Juan didn’t want to hear it, so he turned around to walk over to my father. Now, for context: my father had already spoken to Juan in limited Spanish (“No! Wait here! No!”). He’s still learning Spanish, and because of our extremely low funding his classes have been put on hold. All Juan knew, though, was that I had been talking to him in limited and childish but essentially understandable Spanish, and that my father had used some Spanish with him as well. So he turned to my father and again began with, “Please, I cannot meet the police.”

Dad didn’t want to argue more. He crossed his arms, and in the most perfect Spanish accent of all time, “No entiendo espaƱol.”

The people cracked up. One guy doubled over and clapped his knee. Juan turned to them in frustration, and the fellow in the open shirt exclaimed, “Nope! Can’t talk to him! Just her!” and cackled.

Juan: “Please!”

Lorien: “No.”

Juan assessed his situation. His best bet was to jump down the hill and run down the bike path. He tried to subtly move closer to the edge of the hill. The group just as subtly inched down closer to him. My father met him at the edge, and when Juan stepped onto the hill Dad grabbed his arm:

Dad: “NO. Wait here.”

Juan stepped back up, and Dad released his arm. Juan came back to me.


“No. We are all waiting here.”

He got right up to me, inches from my face.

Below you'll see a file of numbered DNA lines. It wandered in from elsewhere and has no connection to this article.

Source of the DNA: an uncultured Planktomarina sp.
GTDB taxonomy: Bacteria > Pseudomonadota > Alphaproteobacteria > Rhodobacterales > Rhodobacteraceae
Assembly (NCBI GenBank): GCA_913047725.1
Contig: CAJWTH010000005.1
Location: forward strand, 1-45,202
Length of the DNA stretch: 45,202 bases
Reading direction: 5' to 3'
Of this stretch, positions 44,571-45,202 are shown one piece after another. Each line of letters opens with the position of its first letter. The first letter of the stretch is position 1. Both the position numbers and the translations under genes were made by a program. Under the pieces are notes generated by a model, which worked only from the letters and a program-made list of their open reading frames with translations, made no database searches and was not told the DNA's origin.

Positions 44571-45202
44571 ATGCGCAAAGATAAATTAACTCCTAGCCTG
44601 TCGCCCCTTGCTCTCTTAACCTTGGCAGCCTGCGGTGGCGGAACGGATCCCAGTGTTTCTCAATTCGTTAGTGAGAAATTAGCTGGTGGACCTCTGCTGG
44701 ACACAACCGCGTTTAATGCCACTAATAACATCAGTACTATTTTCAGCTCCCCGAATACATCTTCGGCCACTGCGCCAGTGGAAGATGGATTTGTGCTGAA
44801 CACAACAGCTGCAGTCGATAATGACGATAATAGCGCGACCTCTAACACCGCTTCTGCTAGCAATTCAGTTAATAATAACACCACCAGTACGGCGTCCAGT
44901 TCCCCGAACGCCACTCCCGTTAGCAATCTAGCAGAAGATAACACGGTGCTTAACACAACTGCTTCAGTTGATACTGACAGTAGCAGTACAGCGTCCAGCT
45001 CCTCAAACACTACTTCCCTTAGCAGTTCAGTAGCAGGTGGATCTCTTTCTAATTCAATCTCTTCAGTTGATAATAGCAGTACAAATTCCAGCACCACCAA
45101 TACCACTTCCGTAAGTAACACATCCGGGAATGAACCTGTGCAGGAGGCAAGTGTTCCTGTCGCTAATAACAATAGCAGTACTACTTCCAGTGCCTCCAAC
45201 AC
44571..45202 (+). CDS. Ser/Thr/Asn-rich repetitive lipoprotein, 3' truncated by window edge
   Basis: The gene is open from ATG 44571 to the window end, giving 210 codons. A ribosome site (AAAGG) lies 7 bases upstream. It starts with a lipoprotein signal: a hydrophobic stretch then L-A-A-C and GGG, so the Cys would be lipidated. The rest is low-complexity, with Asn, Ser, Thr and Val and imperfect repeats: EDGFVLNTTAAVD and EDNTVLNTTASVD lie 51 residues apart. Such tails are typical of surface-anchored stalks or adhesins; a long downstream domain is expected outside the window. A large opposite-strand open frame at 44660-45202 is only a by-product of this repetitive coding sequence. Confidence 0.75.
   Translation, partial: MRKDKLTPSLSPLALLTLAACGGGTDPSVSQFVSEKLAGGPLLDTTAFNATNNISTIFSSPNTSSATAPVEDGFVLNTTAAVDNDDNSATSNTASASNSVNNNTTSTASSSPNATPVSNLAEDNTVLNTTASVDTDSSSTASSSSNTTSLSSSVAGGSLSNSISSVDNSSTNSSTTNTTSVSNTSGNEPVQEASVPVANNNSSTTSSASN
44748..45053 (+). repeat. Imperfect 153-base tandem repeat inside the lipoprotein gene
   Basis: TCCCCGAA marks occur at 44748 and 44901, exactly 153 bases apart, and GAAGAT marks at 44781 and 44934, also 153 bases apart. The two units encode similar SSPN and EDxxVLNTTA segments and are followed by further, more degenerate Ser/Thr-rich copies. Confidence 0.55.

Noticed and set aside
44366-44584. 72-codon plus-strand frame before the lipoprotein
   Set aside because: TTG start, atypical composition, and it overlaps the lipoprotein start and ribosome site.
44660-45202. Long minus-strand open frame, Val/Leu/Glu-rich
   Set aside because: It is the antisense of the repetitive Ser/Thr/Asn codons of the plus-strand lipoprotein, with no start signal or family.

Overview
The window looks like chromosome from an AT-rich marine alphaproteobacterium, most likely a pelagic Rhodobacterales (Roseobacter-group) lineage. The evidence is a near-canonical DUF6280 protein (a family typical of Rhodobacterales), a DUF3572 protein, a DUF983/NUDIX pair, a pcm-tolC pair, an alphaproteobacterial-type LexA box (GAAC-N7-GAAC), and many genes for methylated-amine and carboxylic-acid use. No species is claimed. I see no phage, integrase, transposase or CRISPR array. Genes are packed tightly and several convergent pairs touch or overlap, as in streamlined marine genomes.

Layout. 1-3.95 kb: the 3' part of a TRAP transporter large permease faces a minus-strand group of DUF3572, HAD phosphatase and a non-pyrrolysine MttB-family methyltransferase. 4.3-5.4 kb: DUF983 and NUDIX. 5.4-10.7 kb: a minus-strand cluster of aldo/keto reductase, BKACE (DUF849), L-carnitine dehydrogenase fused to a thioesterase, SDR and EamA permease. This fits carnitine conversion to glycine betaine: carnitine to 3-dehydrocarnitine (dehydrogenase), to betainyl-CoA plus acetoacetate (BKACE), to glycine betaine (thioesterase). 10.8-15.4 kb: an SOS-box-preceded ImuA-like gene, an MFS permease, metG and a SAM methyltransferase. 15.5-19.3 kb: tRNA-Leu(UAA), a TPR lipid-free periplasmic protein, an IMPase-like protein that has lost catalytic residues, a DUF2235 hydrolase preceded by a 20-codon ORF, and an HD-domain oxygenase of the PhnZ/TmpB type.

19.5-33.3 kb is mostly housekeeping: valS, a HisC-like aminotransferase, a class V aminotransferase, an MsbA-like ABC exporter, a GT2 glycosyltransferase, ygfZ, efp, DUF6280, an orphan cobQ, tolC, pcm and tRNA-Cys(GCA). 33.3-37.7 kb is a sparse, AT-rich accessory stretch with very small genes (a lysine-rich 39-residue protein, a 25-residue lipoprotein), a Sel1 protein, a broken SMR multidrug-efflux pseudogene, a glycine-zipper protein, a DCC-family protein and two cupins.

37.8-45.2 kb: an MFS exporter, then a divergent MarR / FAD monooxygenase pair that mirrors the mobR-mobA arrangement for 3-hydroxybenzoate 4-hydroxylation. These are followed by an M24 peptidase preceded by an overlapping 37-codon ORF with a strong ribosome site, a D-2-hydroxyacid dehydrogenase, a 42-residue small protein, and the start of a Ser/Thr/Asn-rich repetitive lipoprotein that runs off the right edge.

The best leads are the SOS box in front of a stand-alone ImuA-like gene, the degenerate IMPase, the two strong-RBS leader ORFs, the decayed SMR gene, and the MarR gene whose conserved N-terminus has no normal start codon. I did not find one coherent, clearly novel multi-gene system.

“No, and please, I want space.”

He didn’t move.

Juan, the Rather Pitiful Drunk Driver

Louder, “Space. I want more space.” I held up my hand as if I was about to push him away. “Give me more space.”

He didn’t move. Dad took a step closer. Juan didn’t notice, so I swiveled around so that the group could see the space differential. “I WANT SPACE. PLEASE.”

The men took a step closer to us, and Juan stepped back once.

I moved away so that I could observe but so that I wasn’t between him and the men. Juan turned as if he was going to just walk off. Dad stood in his way.

“Here. Take the keys. You can have the car. Just let me leave.”

He dropped the keys to the ground.

“No. Wait here.”

Dad picked up the keys anyway, although Juan tried to step on his hand. Juan decided to go sit in his car. He had another set of keys, so he was still a flight risk as far as we knew. He started gathering his things into a duffel, preparing for a run.

Dad walked over and opened the car doors. Again, the group found this hilarious. The perfect solution: we weren’t touching him, we weren’t hurting him, but he wasn’t going anywhere. They loved it.

Juan put his duffel in the trunk and went back to standing in the middle of the little road.

He pulled out his phone and pretended to have a conversation, acting all nonchalant about everything… but steadily stepping further and further up the road. Dad just went up and blocked his path. At first it was subtle. Juan would take a step forward and to the side. Dad would step back and to the side. A happy little waltz. After fifteen feet of this, the group started laughing.

Some of the Neighbors